In this passage, it’s the third method that Drew uses. Stuart Little dies after eating the bread piece. Seeing this, Drew forms two hypotheses, analyses them and comes to conclusions.

State these two hypotheses, analyse them and state the conclusions. Do this in class.

Use 50 minutes for writing and another 50 for discussion.

Write down the answer like this:
Hypothesis 1                                                      hypothesis 2
-------------------                                                  -------------------------

Analysis                                                              analysis
------------------------------------------                    ----------------------------------------------
------------------------------------------                     ---------------------------------------------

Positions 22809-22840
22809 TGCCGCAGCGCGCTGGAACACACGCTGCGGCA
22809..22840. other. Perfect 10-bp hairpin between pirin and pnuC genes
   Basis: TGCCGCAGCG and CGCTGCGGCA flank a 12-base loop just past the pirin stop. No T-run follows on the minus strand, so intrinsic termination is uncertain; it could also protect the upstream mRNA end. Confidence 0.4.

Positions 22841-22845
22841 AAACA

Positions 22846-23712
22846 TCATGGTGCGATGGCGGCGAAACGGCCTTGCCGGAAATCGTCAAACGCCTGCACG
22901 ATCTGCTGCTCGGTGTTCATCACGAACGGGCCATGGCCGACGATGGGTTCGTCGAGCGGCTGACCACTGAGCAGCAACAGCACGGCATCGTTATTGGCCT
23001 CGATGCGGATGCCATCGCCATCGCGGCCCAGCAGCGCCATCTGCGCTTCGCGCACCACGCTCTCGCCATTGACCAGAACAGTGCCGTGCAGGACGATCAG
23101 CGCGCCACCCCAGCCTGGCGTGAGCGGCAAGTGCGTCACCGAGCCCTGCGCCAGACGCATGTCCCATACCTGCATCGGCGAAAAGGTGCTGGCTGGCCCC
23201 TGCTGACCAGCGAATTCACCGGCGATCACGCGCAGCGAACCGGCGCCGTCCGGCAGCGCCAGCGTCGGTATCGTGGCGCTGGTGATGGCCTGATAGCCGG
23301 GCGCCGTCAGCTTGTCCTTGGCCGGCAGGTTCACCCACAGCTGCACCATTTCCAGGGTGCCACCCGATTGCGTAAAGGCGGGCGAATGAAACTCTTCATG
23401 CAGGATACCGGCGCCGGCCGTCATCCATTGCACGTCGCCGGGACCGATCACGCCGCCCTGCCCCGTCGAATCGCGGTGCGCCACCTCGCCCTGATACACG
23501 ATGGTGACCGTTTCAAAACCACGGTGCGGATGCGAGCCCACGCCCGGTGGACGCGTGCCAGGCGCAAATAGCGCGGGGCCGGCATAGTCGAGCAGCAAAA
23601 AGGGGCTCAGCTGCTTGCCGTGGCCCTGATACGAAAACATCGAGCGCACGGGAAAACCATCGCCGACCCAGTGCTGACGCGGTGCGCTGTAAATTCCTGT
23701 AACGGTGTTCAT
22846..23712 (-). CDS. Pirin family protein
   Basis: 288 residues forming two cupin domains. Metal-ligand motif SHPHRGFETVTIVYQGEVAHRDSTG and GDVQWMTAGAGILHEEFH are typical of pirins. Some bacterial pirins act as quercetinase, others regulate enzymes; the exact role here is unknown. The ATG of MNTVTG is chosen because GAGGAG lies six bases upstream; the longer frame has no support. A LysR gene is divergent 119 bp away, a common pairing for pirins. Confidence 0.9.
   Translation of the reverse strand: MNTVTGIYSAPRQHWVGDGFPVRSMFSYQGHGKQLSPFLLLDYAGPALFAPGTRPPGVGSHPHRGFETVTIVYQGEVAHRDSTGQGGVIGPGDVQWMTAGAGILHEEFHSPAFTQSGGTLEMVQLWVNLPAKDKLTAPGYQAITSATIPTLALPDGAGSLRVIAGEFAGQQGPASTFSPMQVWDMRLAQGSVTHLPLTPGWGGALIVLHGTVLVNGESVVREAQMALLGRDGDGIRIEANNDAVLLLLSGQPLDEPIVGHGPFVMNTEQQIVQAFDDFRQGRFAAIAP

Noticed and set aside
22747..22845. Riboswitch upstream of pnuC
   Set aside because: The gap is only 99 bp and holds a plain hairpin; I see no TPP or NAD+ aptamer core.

------------------------------------------                    ---------------------------------------------

Conclusion                                                          conclusion
------------------------------------------                     ---------------------------------------------

Help for the below average learner
L.e. 5
This summary should contain three major ideas. You’ll find these in lines 22—26, 52—72,  90 and 105: Stuart Little’s quick death, possible causes, Drew’s suspicion about someone wanting to kill him and coming out of his cell to investigate the monastery. 

L.e. 6
Hypothesis (assumption)  : an idea or explanation of something that is based on a few known